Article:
Hadronically decaying tau lepton (τhad) candidates are seeded by calorimeter jets with pT > 10 GeV. An η- and pT-dependent energy scale calibration is applied to correct for the detector response and subtract energy from pile-up interactions . Tau lepton candidates are identified by using two boosted decision tree (BDT) algorithms that separate them from jets and electrons . Variables describing the shower shape in the calorimeters and information from the tracking system are used to separate the collimated τhad decay products from the generally broader jets resulting from quark and gluon hadronisation. Variables such as the number of tracks or the fraction of the total tau energy contained in a cone of size ΔR = 0.1 centred on the tau candidate provide strong discriminating power. To distinguish taus from electrons, the most discriminating characteristics are the transition radiation emitted by electrons in the TRT and the longer and wider shower generated by a hadronically decaying tau in the calorimeter compared with that produced by an electron. In addition to the two BDT selection criteria, a muon veto is applied. Hadronically decaying tau lepton candidates are required to have pT > 20 GeV, |η| < 2.47, and exactly one or three associated inner detector tracks (referred to as 1-prong and 3-prong candidates, respectively). The tau candidate is assigned an electric charge equal to the sum of the charges of the associated tracks, and this is required to be either +1 or - 1. Three working points (loose, medium, and tight) are used for each BDT. The hadron–hadron channel uses the tight identification working point for jet rejection and the medium identification working point for electron rejection, while the lepton–hadron channel uses the medium working point for both. The loose working point has been used to cross-check the background modelling. For the jet-veto BDT, the working points correspond to a signal efficiency of 70, 60 and 40 % for 1-prong τhad, and 65, 55 and 35 % for 3-prong τhad, respectively. The electron-veto BDT working points have a signal efficiency of 95, 85 and 75 %, respectively. Efficiency scale factors are used to account for the mis-modelling of BDT input variables in the simulation. They are extracted by comparing efficiencies in data and simulation in a Z → ττ selection, using a tag-and-probe method described in Ref. .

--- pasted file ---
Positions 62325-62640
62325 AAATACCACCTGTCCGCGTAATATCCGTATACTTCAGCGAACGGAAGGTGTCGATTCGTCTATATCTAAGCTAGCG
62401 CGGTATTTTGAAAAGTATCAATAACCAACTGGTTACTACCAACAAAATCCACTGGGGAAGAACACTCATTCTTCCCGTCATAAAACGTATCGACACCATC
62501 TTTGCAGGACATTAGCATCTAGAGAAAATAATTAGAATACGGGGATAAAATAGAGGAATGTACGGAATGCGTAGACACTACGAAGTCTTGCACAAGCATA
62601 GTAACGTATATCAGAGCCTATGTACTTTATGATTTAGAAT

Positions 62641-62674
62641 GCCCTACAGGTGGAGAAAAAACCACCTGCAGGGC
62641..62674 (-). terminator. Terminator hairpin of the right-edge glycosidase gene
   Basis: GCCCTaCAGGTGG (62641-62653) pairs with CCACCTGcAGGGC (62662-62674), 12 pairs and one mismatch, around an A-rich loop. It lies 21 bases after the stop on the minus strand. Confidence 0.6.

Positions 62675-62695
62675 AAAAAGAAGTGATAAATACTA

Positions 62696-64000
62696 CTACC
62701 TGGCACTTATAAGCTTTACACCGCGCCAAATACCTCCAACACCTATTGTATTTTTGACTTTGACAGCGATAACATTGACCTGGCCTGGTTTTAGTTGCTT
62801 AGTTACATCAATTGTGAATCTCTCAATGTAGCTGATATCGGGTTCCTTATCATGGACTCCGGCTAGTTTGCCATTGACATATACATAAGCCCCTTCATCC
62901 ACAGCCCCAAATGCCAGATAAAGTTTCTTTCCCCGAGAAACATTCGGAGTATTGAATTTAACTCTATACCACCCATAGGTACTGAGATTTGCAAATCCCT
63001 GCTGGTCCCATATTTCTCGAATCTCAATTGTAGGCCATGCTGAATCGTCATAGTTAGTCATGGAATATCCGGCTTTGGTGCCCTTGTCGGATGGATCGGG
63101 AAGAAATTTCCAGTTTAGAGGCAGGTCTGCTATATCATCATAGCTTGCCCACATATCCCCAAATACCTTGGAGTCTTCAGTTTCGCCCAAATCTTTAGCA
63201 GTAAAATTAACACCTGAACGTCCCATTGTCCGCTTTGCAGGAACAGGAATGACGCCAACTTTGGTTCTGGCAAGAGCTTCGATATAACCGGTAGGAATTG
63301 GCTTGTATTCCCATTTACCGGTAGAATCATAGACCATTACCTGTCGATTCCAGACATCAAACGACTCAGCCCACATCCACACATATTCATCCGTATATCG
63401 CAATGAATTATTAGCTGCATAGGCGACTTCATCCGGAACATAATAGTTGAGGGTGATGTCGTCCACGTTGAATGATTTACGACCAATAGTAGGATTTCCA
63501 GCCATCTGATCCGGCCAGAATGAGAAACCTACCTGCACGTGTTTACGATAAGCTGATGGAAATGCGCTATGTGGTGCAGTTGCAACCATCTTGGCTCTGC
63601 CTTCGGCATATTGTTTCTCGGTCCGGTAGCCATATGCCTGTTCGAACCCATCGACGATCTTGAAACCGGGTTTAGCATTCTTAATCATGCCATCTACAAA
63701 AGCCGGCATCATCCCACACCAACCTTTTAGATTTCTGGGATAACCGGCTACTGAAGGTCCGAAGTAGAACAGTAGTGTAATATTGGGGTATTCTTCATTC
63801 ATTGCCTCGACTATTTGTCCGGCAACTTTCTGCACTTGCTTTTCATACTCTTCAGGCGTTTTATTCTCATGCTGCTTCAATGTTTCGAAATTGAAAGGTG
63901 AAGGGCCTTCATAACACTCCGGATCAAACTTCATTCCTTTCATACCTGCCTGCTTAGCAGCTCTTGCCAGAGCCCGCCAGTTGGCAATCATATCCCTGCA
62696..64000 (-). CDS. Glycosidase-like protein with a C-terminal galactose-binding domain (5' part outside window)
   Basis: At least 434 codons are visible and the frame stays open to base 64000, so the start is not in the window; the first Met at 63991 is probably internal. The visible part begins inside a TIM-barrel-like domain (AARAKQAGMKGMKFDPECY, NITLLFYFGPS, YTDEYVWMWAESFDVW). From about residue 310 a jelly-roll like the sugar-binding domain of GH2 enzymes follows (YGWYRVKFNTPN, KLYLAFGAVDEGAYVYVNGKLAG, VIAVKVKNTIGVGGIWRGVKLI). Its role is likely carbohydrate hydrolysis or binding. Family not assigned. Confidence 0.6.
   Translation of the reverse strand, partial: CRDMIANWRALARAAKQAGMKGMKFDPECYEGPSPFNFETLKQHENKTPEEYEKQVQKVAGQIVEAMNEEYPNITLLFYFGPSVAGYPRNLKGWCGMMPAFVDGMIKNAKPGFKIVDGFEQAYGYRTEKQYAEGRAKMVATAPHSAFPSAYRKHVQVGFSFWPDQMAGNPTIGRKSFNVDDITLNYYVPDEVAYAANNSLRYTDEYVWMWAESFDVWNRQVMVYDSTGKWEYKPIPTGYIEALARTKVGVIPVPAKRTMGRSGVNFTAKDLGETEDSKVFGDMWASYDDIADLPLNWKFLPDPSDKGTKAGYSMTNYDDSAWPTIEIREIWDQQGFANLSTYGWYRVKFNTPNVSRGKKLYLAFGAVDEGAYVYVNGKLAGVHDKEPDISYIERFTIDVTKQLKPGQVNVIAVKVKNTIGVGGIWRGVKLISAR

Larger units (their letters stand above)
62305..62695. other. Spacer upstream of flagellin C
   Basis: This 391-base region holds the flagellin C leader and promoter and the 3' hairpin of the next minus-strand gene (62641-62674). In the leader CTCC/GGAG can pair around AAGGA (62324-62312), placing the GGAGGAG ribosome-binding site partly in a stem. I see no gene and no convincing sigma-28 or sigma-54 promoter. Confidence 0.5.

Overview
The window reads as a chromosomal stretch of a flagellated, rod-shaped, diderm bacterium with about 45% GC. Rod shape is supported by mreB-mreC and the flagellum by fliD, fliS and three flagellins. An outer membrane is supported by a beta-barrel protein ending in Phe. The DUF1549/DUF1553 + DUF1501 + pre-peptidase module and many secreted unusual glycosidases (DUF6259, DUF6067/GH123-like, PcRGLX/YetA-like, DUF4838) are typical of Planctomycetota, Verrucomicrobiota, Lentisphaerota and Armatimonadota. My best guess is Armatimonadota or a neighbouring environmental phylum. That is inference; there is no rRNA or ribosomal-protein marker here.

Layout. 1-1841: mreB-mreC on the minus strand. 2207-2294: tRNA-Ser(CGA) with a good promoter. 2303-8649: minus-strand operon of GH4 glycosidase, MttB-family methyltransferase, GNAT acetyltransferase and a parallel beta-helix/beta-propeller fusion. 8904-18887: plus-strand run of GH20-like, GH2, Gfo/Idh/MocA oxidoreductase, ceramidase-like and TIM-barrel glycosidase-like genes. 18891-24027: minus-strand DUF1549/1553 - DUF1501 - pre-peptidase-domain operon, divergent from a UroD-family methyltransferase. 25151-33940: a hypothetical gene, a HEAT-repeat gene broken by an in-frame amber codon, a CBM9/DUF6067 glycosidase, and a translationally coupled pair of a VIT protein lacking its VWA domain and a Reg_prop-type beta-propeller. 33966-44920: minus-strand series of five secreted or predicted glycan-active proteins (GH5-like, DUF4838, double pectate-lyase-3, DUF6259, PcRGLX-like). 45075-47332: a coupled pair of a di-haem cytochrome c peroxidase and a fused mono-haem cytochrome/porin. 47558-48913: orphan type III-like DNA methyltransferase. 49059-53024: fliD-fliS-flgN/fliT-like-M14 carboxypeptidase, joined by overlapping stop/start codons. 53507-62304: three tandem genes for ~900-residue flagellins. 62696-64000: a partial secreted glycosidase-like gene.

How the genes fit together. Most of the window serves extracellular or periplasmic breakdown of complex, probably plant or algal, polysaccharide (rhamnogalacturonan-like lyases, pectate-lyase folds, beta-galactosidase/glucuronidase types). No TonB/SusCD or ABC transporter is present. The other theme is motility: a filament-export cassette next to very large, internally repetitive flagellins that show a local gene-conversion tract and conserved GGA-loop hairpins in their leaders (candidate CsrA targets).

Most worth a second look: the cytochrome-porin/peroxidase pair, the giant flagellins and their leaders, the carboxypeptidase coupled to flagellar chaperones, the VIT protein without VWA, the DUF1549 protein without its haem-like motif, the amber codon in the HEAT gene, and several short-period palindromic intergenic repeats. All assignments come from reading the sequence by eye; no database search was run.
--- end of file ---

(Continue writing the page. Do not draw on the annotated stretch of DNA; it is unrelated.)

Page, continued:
As a given final-state particle can be simultaneously reconstructed as (for example) an electron, a jet and a hadronically decaying tau lepton, an algorithm is used to resolve such ambiguities. Electrons satisfying the medium quality criteria, muons satisfying the criteria described above except that on isolation, jets and hadronically decaying tau candidates satisfying the selection criteria given above are considered by the algorithm. If two objects are close together in ΔR, one of them is discarded according to the sequence specified in Table 2. Electrons and muons close to jets, which are likely to originate from the decay of heavy-flavour hadrons, are removed from the list of leptons used in the analysis.
The missing transverse momentum vector , whose magnitude is referred to as , is calculated as the negative vector sum of the transverse momenta of all reconstructed electrons, jets and muons, and calorimeter energy clusters not associated with any objects. For the computation, hadronically decaying taus are treated as jets. Clusters associated with electrons with pT > 10 GeV, and those associated with jets with pT > 20 GeV are calibrated with the electron and jet cluster calibrations, respectively. For jets, the calibration includes the pile-up correction described earlier while the jet vertex fraction (JVF) requirement is not imposed. The JVF variable is the ratio of the sum of the transverse momentum of the tracks associated with the jet and originating from the selected primary vertex to the total pT sum of all tracks matched with the jet. This requirement rejects jets originating from pile-up. Clusters of energy deposits in calorimeter cells with |η| < 2.5 not associated with these objects are calibrated using both calorimeter and tracker information .
For the hadron–hadron channel search, events in the signal region are required to have exactly two oppositely charged hadronically decaying taus satisfying the tight identification criteria, no electrons or muons, and at least two jets with a JVF larger than 0.5 or pT > 50 GeV. One of the jets must be b-tagged. The leading jet must also satisfy pT > 40 GeV.
The missing transverse momentum must be larger than 150 GeV. The Δϕ separation between each of the two leading jets and the direction of the missing transverse momentum must be greater than 0.5 radian, to suppress events where large arises from mis-measurement of jet energies. Beyond these preselection requirements, additional selections are made using transverse masses and derived variables, as explained below. These selections have been determined using MC signal and background samples to maximise the expected significance of the signal.